San Diego Child Custody Modification Lawyers
Determining child custody can be one of the most difficult aspects of a divorce. There are many decisions that must be agreed upon by both parents, and figuring out what is fair for everyone and in the best interests of the child can be extremely contentious. Questions that must be answered include whether the parents will share joint custody, who will make decisions when it comes to medical treatment, education, and vacations, and who is responsible for what share of the costs involved.
After all of the effort that goes into settling on a fair co-parenting arrangement, everyone involved will probably be extremely hesitant to make a change. These agreements are often settled with the help of lawyers and mediators and take many hours of negotiation. Once a judge has signed off on a settlement, he or she will be unwilling to allow any changes without being given compelling reasons for why a new arrangement is necessary.
The state of California has very strict laws over how to mediate child custody issues, and this applies even after the divorce has been finalized. If both parents agree to the changes, it is relatively simple to apply for a new court order. But if they cannot agree, one parent will have no choice but to petition the court for a modification to the custody agreement. It will be up to a judge to decide whether a change is warranted.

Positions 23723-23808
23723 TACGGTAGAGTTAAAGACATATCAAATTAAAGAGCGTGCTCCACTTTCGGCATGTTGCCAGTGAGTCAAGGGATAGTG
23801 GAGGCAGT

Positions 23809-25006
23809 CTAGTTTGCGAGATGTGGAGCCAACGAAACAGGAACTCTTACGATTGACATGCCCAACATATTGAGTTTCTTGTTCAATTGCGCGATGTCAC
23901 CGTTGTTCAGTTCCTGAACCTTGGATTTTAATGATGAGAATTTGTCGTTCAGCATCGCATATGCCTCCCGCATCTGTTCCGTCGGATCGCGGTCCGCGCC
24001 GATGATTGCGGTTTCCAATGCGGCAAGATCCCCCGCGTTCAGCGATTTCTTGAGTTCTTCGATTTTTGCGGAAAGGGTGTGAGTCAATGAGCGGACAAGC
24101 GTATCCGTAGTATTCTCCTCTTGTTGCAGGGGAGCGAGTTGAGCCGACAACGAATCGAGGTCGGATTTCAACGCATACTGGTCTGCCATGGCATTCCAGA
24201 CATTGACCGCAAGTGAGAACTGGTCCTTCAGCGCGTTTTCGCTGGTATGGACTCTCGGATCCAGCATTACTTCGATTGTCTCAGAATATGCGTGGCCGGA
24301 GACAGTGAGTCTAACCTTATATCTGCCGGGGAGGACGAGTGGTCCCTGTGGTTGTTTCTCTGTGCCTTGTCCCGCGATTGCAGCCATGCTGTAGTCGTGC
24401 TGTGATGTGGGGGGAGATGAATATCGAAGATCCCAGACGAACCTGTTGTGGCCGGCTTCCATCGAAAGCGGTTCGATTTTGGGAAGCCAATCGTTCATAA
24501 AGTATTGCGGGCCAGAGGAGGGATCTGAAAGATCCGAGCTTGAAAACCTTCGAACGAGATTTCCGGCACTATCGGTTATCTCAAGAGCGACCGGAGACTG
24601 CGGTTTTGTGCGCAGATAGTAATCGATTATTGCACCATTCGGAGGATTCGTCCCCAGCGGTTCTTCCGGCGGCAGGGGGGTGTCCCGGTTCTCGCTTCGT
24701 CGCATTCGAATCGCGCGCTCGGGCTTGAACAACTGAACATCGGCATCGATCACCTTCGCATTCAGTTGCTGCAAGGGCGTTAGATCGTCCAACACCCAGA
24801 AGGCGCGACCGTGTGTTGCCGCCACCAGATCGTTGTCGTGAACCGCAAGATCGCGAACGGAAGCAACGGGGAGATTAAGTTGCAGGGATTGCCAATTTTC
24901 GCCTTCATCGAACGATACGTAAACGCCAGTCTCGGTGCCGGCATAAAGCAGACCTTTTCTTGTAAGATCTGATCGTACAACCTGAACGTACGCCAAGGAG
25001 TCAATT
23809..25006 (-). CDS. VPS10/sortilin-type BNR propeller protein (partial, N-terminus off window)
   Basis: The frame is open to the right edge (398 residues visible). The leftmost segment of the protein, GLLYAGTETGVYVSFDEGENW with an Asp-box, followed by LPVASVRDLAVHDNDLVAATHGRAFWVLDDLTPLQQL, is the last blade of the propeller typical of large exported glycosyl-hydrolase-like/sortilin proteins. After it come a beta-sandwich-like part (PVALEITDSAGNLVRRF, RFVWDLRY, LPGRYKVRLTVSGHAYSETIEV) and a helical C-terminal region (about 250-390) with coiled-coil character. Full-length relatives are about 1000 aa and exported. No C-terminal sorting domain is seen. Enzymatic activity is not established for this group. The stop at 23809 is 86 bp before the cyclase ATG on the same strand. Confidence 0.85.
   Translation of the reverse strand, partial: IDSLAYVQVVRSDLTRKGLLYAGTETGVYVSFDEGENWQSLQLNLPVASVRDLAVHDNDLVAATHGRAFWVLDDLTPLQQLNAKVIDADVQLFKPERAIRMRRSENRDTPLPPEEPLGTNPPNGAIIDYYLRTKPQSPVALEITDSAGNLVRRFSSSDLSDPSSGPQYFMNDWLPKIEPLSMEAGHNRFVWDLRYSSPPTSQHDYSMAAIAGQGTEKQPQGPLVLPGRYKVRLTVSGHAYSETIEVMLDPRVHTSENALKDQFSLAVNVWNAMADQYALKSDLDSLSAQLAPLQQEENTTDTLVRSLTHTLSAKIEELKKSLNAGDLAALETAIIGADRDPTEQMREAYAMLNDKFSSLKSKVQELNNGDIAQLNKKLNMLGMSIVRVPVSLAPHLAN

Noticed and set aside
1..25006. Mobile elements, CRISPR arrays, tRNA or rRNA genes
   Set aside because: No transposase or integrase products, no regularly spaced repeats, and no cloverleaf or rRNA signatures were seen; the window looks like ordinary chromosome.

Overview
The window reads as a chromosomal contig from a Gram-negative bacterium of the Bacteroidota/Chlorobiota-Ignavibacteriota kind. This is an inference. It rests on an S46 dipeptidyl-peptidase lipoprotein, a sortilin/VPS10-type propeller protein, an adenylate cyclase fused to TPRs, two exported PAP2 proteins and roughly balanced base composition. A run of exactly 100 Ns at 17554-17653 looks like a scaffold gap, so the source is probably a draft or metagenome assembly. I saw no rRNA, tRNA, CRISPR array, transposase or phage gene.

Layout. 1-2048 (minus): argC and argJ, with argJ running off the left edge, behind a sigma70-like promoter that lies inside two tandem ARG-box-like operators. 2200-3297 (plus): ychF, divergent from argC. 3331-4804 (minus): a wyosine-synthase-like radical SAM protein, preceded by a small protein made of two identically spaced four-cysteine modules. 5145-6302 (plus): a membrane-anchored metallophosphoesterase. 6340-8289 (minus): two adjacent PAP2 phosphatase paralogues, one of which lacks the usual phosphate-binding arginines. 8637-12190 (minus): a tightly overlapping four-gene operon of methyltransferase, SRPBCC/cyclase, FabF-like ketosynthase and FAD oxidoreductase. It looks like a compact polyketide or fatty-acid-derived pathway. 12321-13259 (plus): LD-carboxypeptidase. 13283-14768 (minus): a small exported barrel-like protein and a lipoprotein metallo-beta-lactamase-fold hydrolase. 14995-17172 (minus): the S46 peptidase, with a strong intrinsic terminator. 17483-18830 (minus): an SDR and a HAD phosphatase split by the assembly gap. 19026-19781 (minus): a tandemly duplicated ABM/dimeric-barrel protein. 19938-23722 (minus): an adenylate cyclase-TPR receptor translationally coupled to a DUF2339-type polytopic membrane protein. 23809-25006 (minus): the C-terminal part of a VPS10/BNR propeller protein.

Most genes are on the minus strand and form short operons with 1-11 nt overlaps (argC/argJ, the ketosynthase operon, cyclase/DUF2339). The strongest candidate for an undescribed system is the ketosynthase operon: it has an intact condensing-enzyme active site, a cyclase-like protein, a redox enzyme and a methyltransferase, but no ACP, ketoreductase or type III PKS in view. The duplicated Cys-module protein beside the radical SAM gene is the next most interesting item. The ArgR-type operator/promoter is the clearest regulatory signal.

There are many valid reasons for changes to be made to a custody agreement. In fact, every few years, the agreement should be revisited, for as children get older, their lives change. They will attend new schools, become involved in new activities, and require different resources and care.
At the same time, circumstances can change for the parents as well. These changes can include new jobs, new partners, or new homes. The loss of a job can lead to unexpected financial pressures. The court realizes that divorced parents do not lead static lives, and so procedures have been put into place to allow for changes to be made.
When the parents cannot agree on a new arrangement, one parent will have to show that there has been a significant change in circumstances since the current custody order was agreed upon, and that it is in the best interests of the child to establish a new custody and visitation arrangement.
Reasons can include:
- One of the parents is continually moving
- One of the parents is showing signs of being emotionally unstable
- The child is showing signs of abuse
- One of the parents is failing to make the child available for scheduled visits
- One of the parents is abusing drugs or alcohol
- One of the parents has undergone a significant change in financial circumstances
You and the other parent making a verbal agreement regarding child custody can backfire, badly. Your verbal agreement means very little should the other parent later accuse you of violating a court-ordered custody agreement. Your changes in custody should be approved by a judge. Child custody and visitation modifications are not rare – children's needs change over time, and so do a parent's circumstances. Some of the issues that a judge will consider include: